I identified with Emily, for better or worse, because I am getting up there myself. It seemed an accurate description of life at the end.
There were times when it made me angry because she was a good person, but forgotten by most people. It was true to life as you get old.
I don't know if younger readers would get it, or care, but anyone approaching or living in old age would be pleased to read about an everyday woman at this stage of life who is not boring or feeling sorry for herself but speaking the truth.
I thought I already knew Scientology having watched TV programs about it and read a few articles. But it is far more sinister than I realized. I was glued to this audiobook. The story was layed out beautifully and the picture painted is shocking. I watched a documentary obout the Catholic church covering up for pediphile priests at the same time I was listening to this book and I was struck by the similarity, organized religions so corrupt and dangerous. It is so important in this life to be an imdependent thinker and not look fopr some group to validate your existence because soon they will be doing just the opposite.
I read this book when I was 15 and then read it again and again and again. I was curious if it would have the same effect on me 40 years later and it did! I was glued to the story, though I knew it by heart, rooting for Katherine, John and the children. And fascinated by what life was like back then. And strangely enough, I am not otherwise a fan of historical fiction. This is a rare gem, to me.
I have loved every book by Barbara Kingsolver, but I was half way through this one still waiting to love it. I couldn't stand the main character and her endless whining about her life. It all seemed to trite. And the names of the characters were so absurd it made me feel like the author was making fun of the poor, that they would name their children such stupid things. I just felt angry listening to the book and not at the book "bad guys." Every character was either good or bad, ignorant or brilliant .One dimensional. I gave up.
I loved this book. It was so fresh. Like nothing I had read before. I was so attached to the characters, on the edge of my seat about the ending and always wondering how anyone has the imagination to think of what "life" would be like for an imaginary friend. The mark of a great book is I miss the characters now that they are gone.
It was a compelling family drama but a pivitol point happening in an ICU couldn't happen. The phrase "pulling the plug" on a critically ill patient is just a figure of speech. All the equipment has battery back up built in, plus any nurse or therapist could tale over manually. It made me mistrust other "facts" legal facts and about the wolves.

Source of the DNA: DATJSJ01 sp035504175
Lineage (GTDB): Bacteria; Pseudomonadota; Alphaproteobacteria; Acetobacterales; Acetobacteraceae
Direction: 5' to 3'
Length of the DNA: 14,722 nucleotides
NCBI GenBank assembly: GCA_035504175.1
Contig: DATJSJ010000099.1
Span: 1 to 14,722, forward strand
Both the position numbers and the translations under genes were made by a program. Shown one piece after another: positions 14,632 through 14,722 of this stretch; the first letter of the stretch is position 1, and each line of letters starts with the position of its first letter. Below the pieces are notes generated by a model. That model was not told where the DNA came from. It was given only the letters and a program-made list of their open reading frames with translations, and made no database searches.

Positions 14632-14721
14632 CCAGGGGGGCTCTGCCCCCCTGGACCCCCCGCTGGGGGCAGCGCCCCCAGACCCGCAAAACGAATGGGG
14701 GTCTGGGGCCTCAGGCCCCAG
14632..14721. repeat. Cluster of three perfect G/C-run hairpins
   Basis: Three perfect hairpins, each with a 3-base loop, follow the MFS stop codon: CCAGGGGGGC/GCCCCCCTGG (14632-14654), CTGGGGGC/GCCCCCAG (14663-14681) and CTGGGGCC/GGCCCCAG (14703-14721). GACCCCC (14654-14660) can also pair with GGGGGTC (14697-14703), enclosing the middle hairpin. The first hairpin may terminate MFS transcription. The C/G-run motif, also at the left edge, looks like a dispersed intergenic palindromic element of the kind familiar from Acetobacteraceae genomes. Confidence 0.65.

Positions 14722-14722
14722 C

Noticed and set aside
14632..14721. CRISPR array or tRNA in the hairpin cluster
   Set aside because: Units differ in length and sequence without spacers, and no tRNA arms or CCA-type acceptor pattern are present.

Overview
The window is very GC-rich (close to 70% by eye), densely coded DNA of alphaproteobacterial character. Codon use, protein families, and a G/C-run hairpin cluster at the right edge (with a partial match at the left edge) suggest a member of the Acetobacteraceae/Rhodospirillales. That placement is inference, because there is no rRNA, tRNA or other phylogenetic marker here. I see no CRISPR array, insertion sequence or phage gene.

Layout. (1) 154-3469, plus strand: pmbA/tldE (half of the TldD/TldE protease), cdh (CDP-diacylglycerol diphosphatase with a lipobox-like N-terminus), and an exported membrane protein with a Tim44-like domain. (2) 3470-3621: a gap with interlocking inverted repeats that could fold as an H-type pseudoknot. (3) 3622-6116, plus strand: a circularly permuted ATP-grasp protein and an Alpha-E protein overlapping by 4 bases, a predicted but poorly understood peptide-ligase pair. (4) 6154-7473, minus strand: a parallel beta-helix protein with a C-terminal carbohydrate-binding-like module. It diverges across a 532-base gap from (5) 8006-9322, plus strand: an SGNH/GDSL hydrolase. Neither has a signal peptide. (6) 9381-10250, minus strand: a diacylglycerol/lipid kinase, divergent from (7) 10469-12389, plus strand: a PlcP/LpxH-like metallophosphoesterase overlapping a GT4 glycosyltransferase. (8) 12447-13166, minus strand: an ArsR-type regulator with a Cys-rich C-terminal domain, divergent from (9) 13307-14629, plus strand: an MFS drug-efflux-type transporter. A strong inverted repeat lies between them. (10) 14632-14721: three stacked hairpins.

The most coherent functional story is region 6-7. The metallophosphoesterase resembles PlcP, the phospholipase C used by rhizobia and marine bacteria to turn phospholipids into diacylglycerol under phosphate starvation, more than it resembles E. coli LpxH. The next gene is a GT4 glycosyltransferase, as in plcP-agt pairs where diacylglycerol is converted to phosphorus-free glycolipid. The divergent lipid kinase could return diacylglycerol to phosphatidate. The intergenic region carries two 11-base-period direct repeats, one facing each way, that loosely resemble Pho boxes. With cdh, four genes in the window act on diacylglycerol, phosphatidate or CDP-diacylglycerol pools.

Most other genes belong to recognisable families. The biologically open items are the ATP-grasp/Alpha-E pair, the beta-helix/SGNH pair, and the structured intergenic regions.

The characters are all weird, The story takes some completely unexpected turns. But for some reason, I loved everyone and couldn't wait to see what happened tp them next. There was humor with the shocks and sadness. What an imagination this author has!
I loved the surprise twists and turns.
If I could have, I would have.
I am recommending it to everyone.
I wouldn't know.
My goodness, there were so many. The whole book was memorable with characters to love and root for, a difficult story and lessons learned as seen through the eyes of a dog. I thought that aspect who be weird but it wasn't.
I was sad when it ended. I felt like I knew the characters and would miss them.
The characters were really fleshed out and real, but so melancholy. So many missed opportunities for each of them. They could have changed each other's lives but didn't have the courage.
I was interested enough in what was going to happen next that I was drawn back to listen when I had other things to do. But I wished someone got their happiness in the end.
I never listen to the same book twice but I could see making an exception. This is the kind of book that a book club should read and then REALLY talk about it. Russell Banks is so good at showing you the heart of someone whose heart you didn't think you wanted to see. Until you did.
Oh, THE KID, of course.
He did a great job of it, subtle changes for different characters.
The book was great as far as making you rethink your opinions, but it was also full of mystery, trying to figure out who the PROFFESSOR really was and what motivated him. I think it was right up there with RULE OF THE BONE, one of Bank's earlier books that I have given as a gift a dozen times.
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